Being an obsessive planner, Euro Trip 2012 & how to operate in a whirlwind.

I’m a planner. That’s a well established fact. I make lists. I check things off. I plot. I scheme. I plan. I plan everything, from parts of my work day, to traveling adventures, to the order in which I intend to prepare for my day. Order puts me at ease, lowers my anxiety and helps trick me into a false sense of control. Planning is my jam.

Very soon I’m going to be heading across the Atlantic Ocean and embarking on what I’m choosing to call the Eating, Drinking, Wandering and Shenaniganizing Euro Trip of 2012. This trip, this magnificent trip planned to coincide with both my spring break and my 28th birthday, has been in the works for well over a year. It was supposed to happen last August, but it didn’t. It got pushed back and I got still more time to scheme and plot and plan for it.

This trip is a whirlwind. Andrew and I have good friends in Sweden who we’ve been anxious to visit because 1.) we love them, and 2.) they are the proud parents of the cutest baby girl in all the lands, and 3.) THEY LIVE IN FUCKING SWEDEN. So we knew that if we planned a trip to Europe, we had to visit Sweden, and given that flights to Europe are all expensive-like, we reasoned that we should pack as much action and adventure into our trip as humanly possible. So we’re visiting Paris & London too, plus Sweden, with a few days spent at each location.

In other words: !!!!!!!!!!!!!!!!!!!!!!!!!!!!!!!!!!!!!!!!!!!!!!!!!!!!!!!

My favorite part of vacation planning is the hunt. I love stalking airfare prices. I love digging through hotel booking sites, searching for the best and most fabulous hotel for the smallest and most reasonable expense. I love breaking out my credit card, entering the numbers, and knowing that I’ve found the best deal available on the internets.

But, my planning has limits. I don’t like to over plan visits to cities. I always buy a guide book – ALWAYS – but it’s a rough guide. It’s like a friend who’s been there and visited and knows the local customs and can help me search out deals and destinations I’d otherwise never uncover, but it doesn’t rule me. I do my own thing, honey badger style, as usual.

The plan for this trip, given it’s exceptionally whirlwindish character, is to make a list. A short list of the things we MUST SEE and MUST EAT and MUST DO in each city we intend to visit, made up of no more than 5 items.  There may be a subsequent or secondary list comprised of things we’d like to see, but that we won’t cry over too much if we get caught up in some other amazing sight and miss it.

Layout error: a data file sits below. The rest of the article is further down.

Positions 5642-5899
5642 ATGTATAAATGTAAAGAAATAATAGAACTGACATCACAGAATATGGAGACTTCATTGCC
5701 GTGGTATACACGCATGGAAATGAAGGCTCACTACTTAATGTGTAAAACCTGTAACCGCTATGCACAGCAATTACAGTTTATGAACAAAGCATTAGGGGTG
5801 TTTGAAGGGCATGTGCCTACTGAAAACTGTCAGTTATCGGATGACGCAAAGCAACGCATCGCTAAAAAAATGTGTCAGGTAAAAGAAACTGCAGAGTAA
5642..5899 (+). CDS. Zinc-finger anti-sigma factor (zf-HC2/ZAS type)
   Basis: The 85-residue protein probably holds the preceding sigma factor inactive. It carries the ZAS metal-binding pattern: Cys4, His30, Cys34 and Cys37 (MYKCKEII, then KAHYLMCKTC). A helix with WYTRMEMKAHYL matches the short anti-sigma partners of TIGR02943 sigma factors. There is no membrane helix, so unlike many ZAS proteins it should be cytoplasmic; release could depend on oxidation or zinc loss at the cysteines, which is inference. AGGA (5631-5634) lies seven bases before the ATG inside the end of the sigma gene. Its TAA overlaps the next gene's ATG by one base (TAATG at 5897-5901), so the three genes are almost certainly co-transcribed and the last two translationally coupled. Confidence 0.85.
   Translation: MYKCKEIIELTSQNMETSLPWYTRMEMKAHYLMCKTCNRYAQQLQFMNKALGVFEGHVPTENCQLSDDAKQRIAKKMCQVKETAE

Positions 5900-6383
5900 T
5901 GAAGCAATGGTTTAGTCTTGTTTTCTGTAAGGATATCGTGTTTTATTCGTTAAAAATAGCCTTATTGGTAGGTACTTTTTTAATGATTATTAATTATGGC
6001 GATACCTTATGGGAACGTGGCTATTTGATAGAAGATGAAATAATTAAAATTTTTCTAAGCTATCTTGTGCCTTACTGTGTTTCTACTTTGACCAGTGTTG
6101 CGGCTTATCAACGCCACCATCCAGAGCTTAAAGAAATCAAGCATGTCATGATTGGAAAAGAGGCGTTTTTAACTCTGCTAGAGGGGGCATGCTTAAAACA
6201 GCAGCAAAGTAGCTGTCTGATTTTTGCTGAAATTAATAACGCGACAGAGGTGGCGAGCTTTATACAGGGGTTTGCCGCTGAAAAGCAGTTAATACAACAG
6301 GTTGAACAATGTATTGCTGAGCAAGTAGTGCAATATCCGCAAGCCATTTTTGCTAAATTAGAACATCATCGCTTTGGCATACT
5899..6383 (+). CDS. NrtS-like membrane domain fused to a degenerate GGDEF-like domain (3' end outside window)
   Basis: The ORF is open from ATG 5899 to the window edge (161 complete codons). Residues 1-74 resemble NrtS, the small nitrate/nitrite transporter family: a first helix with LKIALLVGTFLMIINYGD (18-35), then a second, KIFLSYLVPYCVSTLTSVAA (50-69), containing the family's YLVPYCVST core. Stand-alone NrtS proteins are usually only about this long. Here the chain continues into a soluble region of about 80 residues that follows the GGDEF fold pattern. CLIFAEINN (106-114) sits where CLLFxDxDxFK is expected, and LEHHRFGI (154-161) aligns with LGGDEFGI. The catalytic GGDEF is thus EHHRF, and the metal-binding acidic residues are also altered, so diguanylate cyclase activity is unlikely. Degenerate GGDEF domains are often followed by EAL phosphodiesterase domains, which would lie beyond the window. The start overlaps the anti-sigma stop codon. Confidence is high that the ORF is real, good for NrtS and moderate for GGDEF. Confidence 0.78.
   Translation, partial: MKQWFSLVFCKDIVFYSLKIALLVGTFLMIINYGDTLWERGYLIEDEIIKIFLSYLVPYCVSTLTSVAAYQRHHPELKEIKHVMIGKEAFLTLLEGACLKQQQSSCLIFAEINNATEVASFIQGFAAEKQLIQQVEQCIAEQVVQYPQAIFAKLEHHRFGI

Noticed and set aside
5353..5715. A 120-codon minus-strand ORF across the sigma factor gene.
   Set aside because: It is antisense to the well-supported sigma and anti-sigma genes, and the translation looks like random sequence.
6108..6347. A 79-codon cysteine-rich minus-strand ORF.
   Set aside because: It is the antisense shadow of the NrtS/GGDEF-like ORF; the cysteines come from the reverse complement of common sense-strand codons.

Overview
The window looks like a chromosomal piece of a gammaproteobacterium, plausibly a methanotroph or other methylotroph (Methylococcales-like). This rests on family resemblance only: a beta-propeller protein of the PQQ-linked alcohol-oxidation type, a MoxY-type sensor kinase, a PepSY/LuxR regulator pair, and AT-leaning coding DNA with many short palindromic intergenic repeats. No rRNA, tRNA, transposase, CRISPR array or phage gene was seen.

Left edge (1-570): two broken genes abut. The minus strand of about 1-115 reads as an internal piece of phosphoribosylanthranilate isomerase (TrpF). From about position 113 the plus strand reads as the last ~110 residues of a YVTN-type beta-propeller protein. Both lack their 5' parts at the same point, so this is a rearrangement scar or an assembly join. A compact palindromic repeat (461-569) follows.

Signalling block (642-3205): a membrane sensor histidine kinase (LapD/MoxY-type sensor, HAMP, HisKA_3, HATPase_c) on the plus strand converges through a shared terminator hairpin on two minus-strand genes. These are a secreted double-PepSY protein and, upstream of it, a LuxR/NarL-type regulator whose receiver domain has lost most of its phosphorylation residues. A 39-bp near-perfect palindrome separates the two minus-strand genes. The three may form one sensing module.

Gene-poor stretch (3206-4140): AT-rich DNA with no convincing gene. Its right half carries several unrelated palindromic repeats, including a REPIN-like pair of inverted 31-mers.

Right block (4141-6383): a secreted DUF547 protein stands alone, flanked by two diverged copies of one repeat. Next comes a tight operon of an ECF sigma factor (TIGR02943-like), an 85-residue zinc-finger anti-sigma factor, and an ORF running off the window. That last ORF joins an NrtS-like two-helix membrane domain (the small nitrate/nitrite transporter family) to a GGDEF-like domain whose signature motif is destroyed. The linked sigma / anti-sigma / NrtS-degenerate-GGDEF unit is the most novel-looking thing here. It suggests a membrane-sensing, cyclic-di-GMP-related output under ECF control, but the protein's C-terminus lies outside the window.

1. SEE: Buckingham Palace. To me, this is the most quintessential British thing I could probably see in London.

2. SEE: Big Ben & The House of Parliament. In terms of iconic London imagery, I’d say one of the first sights that comes to my mind when I think of London is Big Ben.

3. SEE: The British Museum. I want to see the Rosetta Stone. Part of the fun of traveling to Europe, for me anyway, is marveling at things that are really, really old.

4. EAT & DRINK: Pub Fare. While I’m not the hugest fan of things like Fish & Chips, the husband is and what I can’t enjoy food wise, I sure as hell can enjoy beer wise. The past six months have included a bit of a beer awakening for me and I’m slowly coming out of a phase of almost exclusive red wine drinking. Something has happened to my taste buds and I’ve suddenly become very aware of all the deliciousness of all the beers.

5. SEE: British Airways London Eye. This looks like the most terrifying contraption ever designed, but Andrew keeps mentioning it, all excited like, while I furrow my brows in consternation. He says we don’t have to ride the damn thing, but I’m afraid that just looking at will make me tremble in fear.


1. SEE: Eiffel Tower. It’s the first that comes to mind when thinking about Paris and I’ve always, always, always wanted to see it. It seems so romantic, so far away, so beautiful.

2. SEE: Arc de Triomphe. It’s another iconically Parisian thing that we’ve just got to see.

3. SEE: Cimetiere du Pere-Lachaise. Jim Morrison, Oscar Wilde and Auguste Comte are all buried here. They’ve become pilgrimage sites, in away, along with a handful of other grave sites found here. It’s weird, maybe, but I like cemeteries, not for any morbid reason, but because they’re historical sites, whether the grave holder was famous or not.

4. EAT: All of the things. I mean really. There are crepes and croissants and macaroons and French wine and ALL THE DELICIOUS PASTRIES. I want to eat all of it.

5. SEE: Basilique du Sacré-Cœur. Because I’m for sweeping city views and architectural loveliness.

There’s no list for Sweden because we know people in Sweden and we’re trusting them to guide us while we visit, plus the three of them top our list of must-sees. There are a handful of exciting adventures in store, including a night in Stockholm and the possibility of an open house tour, during which I will understand absolutely nothing, but will absolutely feel like (and pretend that) I’m on an episode of House Hunters International.

Have you been to these places? If yes, what did you love? If not, what would see if you were going?

21 thoughts on “Being an obsessive planner, Euro Trip 2012 & how to operate in a whirlwind.

  1. London Eye is really fun and not scary at all, just really scary looking 🙂 I’m sending you an unsolicited email with my thoughts on some cool stuff I enjoyed doing in London. Plus, if you’re not into pub food, they have the BEST Indian food there.

    1. Yes please to emails with thoughts on cool stuff to do in London! This is a solicitation, so send away!!

      And also, Indian food is totally on our secondary eat/drink/do list because I keep hearing that if you’re going to try Indian food, that’s the place to do it. I can be a bit of a brat about hot spicy things, but I’m going to suck it up and burn my mouth off for the deliciousness. Taste buds be damned.

  2. I went to London on a side trip when I studied in Spain and stayed with a friend there – I think you’re list is just about right in terms of MUST see. Make sure you ride the underground and see a show if you get a chance. You’re going to have a blast!

    1. We’re absolutely planning on riding the underground! I’m a big believer in traveling the way locals travel and I think using public transport is one of the best ways to get a feel for a city. I CAN’T WAIT!!